February 28, 2009

Underrated MOTM: The Boy Who Could Fly (1986)

I'm going out on quite a limb for February's Underrated Movie of the Month (MOTM). Of all the movies I've featured so far, this is far and away the one that I haven't seen in the longest time: more than 20 years. But there are no rules to this feature (the word "underrated" shouldn't be taken too literally; many of them have at least a 50% RT rating), and since a friend of mine and I spontaneously and independently thought of this movie the other day, here it is: The Boy Who Could Fly.

It was interesting thinking back on what I remembered and appreciated from this movie since seeing it in the theater as a young boy. Turns out the most lasting image in my head is that of a little kid (who I now assume to be a young Fred Savage) jetting around on a plastic tricycle and exacting revenge on the bullies down the street by ambushing them with a water gun filled with his own urine. Whether this happened in The Boy Who Could Fly or actually in some crazy dream of mine is for you to tell me or me to find out at a later viewing, but let's assume say that this does happen in the movie, and that it's reason enough for it to be celebrated.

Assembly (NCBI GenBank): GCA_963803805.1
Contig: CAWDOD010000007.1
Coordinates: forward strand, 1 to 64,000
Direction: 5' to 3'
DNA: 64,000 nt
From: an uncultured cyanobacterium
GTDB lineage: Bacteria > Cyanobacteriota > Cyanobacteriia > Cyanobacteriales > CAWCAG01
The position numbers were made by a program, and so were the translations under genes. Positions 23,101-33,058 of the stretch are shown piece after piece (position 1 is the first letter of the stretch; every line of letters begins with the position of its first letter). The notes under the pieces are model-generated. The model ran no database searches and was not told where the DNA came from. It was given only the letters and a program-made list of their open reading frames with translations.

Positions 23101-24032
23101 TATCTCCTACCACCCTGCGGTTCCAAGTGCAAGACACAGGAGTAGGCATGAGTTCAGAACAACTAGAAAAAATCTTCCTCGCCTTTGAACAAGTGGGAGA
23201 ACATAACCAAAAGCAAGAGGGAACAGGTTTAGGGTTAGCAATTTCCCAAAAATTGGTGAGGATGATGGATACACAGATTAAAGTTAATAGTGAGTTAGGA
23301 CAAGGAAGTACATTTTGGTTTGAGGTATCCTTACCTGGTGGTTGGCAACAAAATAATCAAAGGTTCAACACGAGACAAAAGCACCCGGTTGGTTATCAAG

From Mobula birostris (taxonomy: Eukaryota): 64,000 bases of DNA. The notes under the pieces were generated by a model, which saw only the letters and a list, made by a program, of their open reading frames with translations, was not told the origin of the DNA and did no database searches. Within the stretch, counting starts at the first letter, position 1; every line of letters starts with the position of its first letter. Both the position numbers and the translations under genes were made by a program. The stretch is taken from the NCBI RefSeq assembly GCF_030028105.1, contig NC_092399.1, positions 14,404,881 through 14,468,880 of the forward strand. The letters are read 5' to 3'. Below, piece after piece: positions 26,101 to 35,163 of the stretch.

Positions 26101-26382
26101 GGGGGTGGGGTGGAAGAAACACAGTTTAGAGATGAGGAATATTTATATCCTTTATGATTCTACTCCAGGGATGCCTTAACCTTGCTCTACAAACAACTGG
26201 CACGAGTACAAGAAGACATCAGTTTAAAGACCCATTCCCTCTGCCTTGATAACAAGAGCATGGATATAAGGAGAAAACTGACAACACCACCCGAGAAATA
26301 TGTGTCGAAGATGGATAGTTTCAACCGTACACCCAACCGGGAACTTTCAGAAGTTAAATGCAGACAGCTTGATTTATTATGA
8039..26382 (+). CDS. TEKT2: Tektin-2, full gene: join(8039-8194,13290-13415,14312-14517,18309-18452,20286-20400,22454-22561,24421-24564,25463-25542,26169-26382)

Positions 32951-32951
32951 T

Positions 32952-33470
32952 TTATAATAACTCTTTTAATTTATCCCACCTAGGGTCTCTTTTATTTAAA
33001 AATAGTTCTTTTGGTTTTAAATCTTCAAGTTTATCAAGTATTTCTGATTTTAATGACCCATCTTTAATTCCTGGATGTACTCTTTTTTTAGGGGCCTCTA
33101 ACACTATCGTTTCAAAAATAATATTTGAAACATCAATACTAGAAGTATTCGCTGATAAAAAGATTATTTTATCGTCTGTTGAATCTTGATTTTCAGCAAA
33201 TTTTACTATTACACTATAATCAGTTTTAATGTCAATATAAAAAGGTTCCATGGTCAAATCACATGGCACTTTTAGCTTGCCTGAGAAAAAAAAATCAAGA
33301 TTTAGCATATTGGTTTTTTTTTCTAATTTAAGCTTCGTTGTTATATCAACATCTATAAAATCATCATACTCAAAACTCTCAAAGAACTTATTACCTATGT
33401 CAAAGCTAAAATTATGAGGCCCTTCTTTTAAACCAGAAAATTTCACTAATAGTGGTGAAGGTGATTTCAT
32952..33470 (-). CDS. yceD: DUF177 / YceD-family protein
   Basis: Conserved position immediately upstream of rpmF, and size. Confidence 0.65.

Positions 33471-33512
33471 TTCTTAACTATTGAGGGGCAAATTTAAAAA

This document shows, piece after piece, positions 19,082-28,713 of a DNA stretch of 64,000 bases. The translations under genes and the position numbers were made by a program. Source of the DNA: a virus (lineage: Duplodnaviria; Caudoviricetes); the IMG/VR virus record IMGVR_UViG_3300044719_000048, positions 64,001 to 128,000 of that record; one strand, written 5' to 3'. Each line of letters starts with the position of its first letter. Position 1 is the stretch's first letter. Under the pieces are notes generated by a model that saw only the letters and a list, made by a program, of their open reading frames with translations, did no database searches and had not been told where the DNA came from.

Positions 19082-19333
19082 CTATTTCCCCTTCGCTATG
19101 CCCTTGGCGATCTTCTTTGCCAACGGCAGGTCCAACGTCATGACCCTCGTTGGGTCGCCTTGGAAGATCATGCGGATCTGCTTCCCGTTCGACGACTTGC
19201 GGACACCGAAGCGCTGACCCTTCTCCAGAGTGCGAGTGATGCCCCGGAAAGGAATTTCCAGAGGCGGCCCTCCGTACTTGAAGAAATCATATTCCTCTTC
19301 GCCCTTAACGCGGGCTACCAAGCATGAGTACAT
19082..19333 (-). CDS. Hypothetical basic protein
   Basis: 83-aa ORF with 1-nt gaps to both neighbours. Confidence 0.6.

Written and directed by Nick Castle (whose career peaked with The Last Starfighter in 1984 and essentially ended with Major Payne in 1995), The Boy Who Could Fly tells the story of Eric Gibb, an extremely withdrawn autistic teen who lives with his negligent, alcoholic Uncle Hugo. (Making matters worse, his uncle is played by Fred Gwynne, otherwise known as Herman Munster from "The Addams Family".) Eric's parents died in a plane crash, and he grieves by standing on his roof and stretching out his arms as if about to take flight. When Milly (Lucy Deakins) and her brother Louis (Savage) move in next door, she strikes up a friendship with Eric that not only brings him out of his shell, but also leads to a tender romance. Incidentally, I've just now realized Eric was played by Minneapolis native Jay Underwood, who just three years later would achieve movie immortality as Bug in Uncle Buck.